Can mammograms increase cancer risk for some women?

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© Lester Lefkowitz/CORBIS

As women are still struggling to make sense of the new mammogram recommendations released in November by the U.S. Preventive Services Task Force, research presented today at a meeting of the Radiological Society of North America suggests that, for women at high risk of developing breast cancer, who are often urged to undergo annual screenings beginning at age 25, exposure to radiation through mammograms may actually be harmful.

This research is preliminary and future analysis is essential to bear out the findings, but it is particularly concerning because it suggests that women at highest risk, who are in most need of screening, may be the most vulnerable to the radiation in mammograms. In the review of six studies that included roughly 5,000 high-risk women, who have an increased likelihood of developing breast cancer due to genetic reasons or family history, for example, researchers found that high-risk patients who were exposed to radiation were 1.5 times more likely to develop cancer than high-risk patients who had no exposure. High-risk patients who had greater levels of exposure to radiation—either beginning mammograms before age 20, or having five or more exposures—were 2.5 times more likely to develop cancer.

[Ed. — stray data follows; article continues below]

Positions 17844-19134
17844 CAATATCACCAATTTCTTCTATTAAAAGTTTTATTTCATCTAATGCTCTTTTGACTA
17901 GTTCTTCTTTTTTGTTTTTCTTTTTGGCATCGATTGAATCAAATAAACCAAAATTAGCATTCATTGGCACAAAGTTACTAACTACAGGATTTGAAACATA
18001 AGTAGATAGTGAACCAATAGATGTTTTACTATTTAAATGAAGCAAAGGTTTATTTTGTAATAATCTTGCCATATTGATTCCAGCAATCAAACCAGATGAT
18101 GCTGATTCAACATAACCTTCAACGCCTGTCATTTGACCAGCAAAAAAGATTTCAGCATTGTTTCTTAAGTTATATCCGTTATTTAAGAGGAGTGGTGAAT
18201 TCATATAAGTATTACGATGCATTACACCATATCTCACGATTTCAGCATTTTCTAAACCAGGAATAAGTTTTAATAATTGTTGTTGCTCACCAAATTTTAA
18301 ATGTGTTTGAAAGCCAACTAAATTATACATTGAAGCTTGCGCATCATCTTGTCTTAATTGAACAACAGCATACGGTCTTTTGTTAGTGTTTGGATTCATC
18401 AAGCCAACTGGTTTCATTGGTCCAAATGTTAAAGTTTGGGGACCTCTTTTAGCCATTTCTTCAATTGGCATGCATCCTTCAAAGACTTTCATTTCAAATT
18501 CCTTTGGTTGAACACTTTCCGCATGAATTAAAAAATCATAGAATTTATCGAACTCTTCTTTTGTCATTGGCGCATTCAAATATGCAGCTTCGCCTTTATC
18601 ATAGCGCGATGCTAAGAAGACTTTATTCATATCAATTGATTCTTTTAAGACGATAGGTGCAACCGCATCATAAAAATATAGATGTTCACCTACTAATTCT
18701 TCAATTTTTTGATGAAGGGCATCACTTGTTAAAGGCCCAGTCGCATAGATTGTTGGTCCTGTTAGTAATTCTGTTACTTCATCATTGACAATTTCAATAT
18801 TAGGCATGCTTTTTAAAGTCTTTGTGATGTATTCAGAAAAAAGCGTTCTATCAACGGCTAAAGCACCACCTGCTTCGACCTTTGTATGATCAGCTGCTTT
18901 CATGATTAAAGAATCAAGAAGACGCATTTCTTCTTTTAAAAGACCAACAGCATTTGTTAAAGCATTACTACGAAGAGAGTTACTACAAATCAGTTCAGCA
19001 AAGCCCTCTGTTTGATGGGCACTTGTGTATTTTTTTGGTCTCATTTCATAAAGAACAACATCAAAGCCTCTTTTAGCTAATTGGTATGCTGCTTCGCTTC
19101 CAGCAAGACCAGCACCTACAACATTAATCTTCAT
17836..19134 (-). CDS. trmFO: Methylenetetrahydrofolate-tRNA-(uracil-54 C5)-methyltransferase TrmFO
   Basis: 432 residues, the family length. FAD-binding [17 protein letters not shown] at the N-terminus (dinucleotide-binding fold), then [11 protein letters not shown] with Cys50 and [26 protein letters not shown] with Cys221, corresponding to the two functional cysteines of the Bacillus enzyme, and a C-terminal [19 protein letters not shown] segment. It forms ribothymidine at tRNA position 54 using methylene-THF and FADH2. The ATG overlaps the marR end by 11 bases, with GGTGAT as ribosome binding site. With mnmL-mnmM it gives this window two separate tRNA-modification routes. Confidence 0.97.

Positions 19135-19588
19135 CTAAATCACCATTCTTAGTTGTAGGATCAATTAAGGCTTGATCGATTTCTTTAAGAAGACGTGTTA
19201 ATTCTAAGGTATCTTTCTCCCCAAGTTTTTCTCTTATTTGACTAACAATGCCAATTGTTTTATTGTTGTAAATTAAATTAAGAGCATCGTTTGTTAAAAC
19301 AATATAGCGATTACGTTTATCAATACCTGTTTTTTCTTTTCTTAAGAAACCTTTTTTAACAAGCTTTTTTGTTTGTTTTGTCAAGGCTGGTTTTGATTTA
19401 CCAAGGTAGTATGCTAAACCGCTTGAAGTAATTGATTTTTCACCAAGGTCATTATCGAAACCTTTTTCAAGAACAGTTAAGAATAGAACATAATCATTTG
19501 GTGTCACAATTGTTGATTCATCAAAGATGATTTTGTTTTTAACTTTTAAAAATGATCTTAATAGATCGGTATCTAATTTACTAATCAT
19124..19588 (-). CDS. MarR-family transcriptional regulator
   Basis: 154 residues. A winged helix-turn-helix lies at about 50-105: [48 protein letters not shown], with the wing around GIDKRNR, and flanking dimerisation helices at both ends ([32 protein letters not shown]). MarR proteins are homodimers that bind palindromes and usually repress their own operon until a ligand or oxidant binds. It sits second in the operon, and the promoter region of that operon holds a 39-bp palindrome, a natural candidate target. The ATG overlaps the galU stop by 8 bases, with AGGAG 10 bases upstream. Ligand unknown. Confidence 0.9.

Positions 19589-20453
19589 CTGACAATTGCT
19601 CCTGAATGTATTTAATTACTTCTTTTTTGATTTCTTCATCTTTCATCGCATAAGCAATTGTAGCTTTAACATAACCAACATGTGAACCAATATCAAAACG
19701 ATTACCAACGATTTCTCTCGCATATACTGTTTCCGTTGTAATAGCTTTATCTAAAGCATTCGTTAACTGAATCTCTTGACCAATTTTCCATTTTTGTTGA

Researchers say that the findings may suggest the need for a change in screening methodologies—using ultrasound or MRI more frequently for certain patients, for example. Yet, simply opting for alternative screening methods may not be the best approach—MRIs tend to be more expensive and yield more false positives, for example. Instead, suggests Dr. Robert Smith, physicians should use a combination of both MRIs and mammograms for the best cancer detection results. As he told the New York Times:

“It’s not as if clinicians are unaware and unconcerned about radiation risks in young women,” he said. “If mammography offered no advantage, they wouldn’t do it.”